publication) . . . . . . . . . . . . . . . . . . . .   9
     C.1.  noPreviousVersion . . . . . . . . . . . . . . . . . . . .   9
   Appendix D.  Open issues (to be removed by RFC Editor prior to
                publication) . . . . . . . . . . . . . . . . . . . .   9
     D.1.  edit  . . . . . . . . . . . . . . . . . . . . . . . . . .   9

1.  Introduction

   HTTP 2xx status codes indicate that the client's request was
   successfully received, understood, and accepted.  The 2NN status code
   response asserts that Location field identifies a resource related to
   the requested resource and that the response contents are a



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   representation of that related resource.  The 2NN response bypasses
   the extra round trip required for use cases conventionally solved
   with a 303 (See Other) response followed by the client performing a
   second GET on the target of that redirect.  For example, 2NN
   streamlines these interactions which conventionally involve a server
   response with a Location header referencing the information needed by
   the client:

   o  An HTTP client performs a GET on a resource which is not an
      information resource.  The server responds with a 303 and the
      client performs a second GET to retrieve an information resource
      related to the previous resource.  (This idiom is frequently used
      to provide information about a resource while keeping that
      resource distinct from any page describing it.)

   o  An HTTP server responds to a POST request by creating a new
      resource and returning a 303 to redirect the client to that new
      resource.  (This use case is described in [8] .)

   o  The resource requested in a GET is prohibitively large to serve
      and the server instead responds with a redirect to the beginning
      of a series of resources paginating the initial resource.  The
      paginating resources are interlinked with the 'prev' and 'next'
      link headers described in [9] .

   o  A client has requested a Web application and the server responds
      with a multi-document response including e.g.  HTML, images, CSS,
      Javascript and data for the web application.

   o  A client performs a POST which creates a new resource.  The server
      has requested a Web application and the server responds with a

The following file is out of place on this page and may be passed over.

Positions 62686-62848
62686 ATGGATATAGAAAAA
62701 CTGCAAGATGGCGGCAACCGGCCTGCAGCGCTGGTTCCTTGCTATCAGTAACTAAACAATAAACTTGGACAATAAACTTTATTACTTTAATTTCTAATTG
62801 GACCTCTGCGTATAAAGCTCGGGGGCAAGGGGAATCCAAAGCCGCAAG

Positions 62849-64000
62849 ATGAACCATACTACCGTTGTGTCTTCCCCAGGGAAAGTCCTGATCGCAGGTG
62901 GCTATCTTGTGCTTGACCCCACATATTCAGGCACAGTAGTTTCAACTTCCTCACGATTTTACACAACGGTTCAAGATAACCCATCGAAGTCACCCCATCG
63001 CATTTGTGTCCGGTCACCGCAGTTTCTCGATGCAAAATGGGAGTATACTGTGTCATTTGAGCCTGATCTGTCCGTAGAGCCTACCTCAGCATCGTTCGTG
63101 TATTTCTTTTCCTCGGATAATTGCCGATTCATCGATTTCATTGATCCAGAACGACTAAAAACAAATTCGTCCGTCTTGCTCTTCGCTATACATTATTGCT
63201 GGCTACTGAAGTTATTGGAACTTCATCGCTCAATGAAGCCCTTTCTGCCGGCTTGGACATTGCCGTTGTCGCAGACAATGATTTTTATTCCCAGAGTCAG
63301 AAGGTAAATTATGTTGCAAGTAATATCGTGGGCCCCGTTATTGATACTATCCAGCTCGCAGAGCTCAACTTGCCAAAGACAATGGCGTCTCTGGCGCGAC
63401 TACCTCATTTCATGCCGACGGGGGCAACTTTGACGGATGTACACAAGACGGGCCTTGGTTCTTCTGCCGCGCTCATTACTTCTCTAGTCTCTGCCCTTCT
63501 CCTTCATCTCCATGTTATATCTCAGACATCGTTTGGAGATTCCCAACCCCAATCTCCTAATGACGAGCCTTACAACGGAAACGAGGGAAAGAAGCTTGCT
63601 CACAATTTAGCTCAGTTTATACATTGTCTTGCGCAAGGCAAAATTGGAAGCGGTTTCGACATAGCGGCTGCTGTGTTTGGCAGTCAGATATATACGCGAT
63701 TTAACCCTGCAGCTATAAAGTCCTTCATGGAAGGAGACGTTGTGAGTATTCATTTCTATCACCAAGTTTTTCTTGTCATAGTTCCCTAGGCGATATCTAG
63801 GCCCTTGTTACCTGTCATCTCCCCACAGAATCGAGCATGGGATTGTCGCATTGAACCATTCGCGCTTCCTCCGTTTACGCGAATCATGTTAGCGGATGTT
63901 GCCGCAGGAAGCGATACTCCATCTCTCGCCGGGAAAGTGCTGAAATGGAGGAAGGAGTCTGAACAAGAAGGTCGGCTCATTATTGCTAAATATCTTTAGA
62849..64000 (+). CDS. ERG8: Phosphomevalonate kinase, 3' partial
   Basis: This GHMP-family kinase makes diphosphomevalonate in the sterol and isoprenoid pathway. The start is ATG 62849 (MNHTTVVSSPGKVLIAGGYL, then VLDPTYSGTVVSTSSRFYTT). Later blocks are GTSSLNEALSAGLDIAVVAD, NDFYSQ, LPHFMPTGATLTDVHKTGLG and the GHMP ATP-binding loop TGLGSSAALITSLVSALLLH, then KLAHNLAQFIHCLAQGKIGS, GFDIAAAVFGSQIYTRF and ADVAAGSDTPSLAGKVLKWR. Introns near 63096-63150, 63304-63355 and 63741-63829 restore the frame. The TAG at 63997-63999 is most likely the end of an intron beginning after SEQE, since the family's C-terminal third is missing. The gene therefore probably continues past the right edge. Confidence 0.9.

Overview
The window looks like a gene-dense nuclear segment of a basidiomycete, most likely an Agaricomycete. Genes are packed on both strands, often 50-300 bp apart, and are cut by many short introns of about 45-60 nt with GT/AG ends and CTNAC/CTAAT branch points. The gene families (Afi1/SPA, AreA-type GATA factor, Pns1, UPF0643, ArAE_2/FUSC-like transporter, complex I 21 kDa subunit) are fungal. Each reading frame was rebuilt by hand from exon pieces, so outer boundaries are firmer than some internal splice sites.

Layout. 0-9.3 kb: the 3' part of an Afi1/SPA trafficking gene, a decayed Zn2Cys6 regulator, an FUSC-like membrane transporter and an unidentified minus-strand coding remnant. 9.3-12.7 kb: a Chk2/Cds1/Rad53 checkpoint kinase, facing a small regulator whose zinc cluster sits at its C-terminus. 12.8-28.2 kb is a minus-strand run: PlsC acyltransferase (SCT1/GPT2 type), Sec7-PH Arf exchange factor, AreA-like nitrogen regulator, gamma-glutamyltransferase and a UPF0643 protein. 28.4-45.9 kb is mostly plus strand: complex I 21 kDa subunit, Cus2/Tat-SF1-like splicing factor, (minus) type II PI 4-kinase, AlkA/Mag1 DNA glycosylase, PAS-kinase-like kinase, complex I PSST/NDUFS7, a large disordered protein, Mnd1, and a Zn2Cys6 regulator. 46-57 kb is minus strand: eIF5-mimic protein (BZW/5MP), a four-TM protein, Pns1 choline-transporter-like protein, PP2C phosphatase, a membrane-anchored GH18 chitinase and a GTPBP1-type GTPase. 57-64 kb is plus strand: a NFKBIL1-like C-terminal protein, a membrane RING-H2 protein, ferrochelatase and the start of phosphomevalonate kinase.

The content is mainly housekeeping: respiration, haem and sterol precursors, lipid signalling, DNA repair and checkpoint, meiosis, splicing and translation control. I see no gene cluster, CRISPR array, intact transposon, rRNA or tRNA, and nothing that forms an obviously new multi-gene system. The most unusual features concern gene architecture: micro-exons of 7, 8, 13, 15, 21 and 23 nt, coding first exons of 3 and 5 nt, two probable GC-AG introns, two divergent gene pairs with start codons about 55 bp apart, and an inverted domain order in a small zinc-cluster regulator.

multi-document response including e.g.  HTML, images, CSS,
      Javascript and data for the web application.

2.  Notational Conventions

   The key words "MUST", "MUST NOT", "REQUIRED", "SHALL", "SHALL NOT",
   "SHOULD", "SHOULD NOT", "RECOMMENDED", "MAY", and "OPTIONAL" in this
   document are to be interpreted as described in [RFC2119].

3.  2NN Contents of Related

   The 2NN (Contents of Related) status code indicates that the server
   is providing a response for the request method (e.g.  GET or POST)
   performed on the URI in the Location header field, henceforth called
   the "related resource".  The "expected response" is the response that
   the client would have received had it performed a GET on the related




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   resource.  If the initial request method is HEAD, the expected
   response has no message body (see RFC 7231 4.3.2.  HEAD [10]).

   By returning a 2NN status code, the server asserts that the expected
   response has a status code of 200, and that its response (with the
   2NN) is the same as the expected response with the status code
   changed to 2NN and a Location header added to identify the related
   resource.  As with Content-Location, such a claim can only be trusted
   if both identifiers share the same resource owner, which cannot be
   programmatically determined via HTTP (see RFC 7231 3.1.4.2.  Content-
   Location [11]).

   For caching purposes, see Section 3.1 below.  For purposes other than
   caching, the response is interpreted as if the response code were 200
   and the effective request URI were the related resource.  This
   defines the semantics for all current headers other than Location, as
   well as future headers defined as extensions to HTTP 1.1.  A 2NN MUST
   NOT be used if the expected response includes a Location header.